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Do the Legal Arguments Against Trump's Jan. 6 Indictment Hold Water?
Jack Smith's charges reveal sober accusations, not novel theories as his critics claim
Shutterstock. Lev Radin
Just over a year ago, the Cato Institute’s Walter Olson published a landmark piece at The UnPopulist calling for the prosecution of former President Donald Trump for his efforts to overturn the 2020 presidential election and illegally remain in office. Olson fully acknowledged the dangers of prosecuting past presidents, but ultimately concluded, “Letting a brazenly unrepentant elected official walk free after such conduct will only embolden more and worse behavior of the same kind.”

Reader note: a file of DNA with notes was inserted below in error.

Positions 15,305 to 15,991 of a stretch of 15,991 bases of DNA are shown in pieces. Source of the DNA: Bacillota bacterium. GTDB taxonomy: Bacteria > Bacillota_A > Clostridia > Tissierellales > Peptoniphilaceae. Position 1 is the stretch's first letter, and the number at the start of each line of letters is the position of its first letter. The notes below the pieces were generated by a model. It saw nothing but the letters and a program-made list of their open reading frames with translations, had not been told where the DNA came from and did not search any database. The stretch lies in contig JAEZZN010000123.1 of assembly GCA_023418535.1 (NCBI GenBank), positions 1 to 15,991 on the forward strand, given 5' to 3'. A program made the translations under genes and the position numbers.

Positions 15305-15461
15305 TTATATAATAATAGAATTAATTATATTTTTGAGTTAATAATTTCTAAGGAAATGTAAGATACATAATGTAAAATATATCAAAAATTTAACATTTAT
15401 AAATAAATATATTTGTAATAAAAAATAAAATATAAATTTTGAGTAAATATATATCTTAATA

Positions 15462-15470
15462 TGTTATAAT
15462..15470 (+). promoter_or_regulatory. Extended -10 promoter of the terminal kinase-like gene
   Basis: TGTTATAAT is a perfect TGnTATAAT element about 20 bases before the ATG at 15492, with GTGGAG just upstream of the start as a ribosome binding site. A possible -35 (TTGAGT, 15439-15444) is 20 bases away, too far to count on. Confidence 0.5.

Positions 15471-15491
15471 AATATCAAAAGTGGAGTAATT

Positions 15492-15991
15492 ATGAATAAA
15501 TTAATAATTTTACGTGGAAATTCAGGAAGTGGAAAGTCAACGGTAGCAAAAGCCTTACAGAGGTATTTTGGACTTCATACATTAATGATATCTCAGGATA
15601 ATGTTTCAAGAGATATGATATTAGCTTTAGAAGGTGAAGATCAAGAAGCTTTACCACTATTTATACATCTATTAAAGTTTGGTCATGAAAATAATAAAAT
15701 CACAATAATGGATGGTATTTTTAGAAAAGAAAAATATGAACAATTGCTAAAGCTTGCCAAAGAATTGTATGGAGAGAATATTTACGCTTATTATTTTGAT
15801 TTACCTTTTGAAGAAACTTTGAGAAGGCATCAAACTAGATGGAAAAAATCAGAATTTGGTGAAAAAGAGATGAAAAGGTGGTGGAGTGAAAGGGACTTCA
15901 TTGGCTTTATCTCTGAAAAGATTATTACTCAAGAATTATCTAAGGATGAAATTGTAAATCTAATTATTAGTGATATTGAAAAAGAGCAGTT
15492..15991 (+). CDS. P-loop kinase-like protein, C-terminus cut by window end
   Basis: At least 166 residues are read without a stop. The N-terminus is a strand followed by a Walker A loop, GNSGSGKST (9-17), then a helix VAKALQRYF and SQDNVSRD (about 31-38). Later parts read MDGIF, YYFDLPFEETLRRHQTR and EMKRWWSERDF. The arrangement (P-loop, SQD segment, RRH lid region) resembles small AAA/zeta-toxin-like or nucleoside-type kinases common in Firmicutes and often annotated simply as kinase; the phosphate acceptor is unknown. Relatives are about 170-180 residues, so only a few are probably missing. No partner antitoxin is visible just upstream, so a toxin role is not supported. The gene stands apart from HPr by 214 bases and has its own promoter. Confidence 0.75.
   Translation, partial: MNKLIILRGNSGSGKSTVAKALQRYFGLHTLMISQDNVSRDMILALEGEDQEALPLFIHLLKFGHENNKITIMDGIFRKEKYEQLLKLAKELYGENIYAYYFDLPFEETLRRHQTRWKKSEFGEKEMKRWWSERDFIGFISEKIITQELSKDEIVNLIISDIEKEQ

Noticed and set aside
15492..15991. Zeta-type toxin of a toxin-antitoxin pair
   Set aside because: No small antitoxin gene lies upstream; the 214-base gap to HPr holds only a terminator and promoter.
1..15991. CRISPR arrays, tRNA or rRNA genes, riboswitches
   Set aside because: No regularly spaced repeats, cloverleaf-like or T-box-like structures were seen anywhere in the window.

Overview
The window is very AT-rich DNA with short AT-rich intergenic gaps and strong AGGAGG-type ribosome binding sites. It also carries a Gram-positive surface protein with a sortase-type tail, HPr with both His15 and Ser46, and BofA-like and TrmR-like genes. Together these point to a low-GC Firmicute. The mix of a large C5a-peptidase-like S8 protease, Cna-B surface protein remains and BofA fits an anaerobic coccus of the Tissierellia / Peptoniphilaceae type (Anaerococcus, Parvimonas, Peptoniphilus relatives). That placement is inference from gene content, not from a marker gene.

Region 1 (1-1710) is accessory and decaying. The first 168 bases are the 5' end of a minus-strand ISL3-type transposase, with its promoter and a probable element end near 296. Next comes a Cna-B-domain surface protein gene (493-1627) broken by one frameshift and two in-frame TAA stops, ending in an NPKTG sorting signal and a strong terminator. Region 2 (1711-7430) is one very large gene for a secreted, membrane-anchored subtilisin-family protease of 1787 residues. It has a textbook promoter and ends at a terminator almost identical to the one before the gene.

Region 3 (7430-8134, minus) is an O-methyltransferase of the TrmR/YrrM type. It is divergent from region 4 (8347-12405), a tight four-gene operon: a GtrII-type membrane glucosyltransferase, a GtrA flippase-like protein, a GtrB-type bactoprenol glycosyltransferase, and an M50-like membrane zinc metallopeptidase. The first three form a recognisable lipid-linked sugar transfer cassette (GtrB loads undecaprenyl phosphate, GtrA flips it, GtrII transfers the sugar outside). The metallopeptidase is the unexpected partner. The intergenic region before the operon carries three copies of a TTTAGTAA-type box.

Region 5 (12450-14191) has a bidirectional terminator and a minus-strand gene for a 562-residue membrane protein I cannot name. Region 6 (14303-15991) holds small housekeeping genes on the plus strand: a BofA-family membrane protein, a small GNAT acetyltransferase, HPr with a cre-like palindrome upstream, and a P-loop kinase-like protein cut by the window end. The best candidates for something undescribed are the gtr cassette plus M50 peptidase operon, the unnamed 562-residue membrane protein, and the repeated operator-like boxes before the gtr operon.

In the succinct essay below, Olson reviews the federal charges levied against Trump last week by special counsel Jack Smith for Trump’s machinations to remain in power. Olson’s assessment of the charges takes the form of seven questions that reflect common criticisms of the indictment.
Does this prosecution seek to criminalize speech and advocacy?
Nothing in the charges filed Wednesday seeks to punish the former president for speech or advocacy as such. While the indictment does recite many things Trump said and calls them false, it identifies each such statement as being part of an overall course of conduct satisfying the elements of a crime under one of four federal statutes: conspiracy to defraud the United States, 18 U.S.C. section 371; conspiracy to obstruct an official proceeding, 18 U.S.C. section 1512(k); obstruction of and attempt to obstruct an official proceeding, 18 U.S.C. section 1512(c); and conspiracy to deprive persons of protected rights, 18 U.S.C. section 241.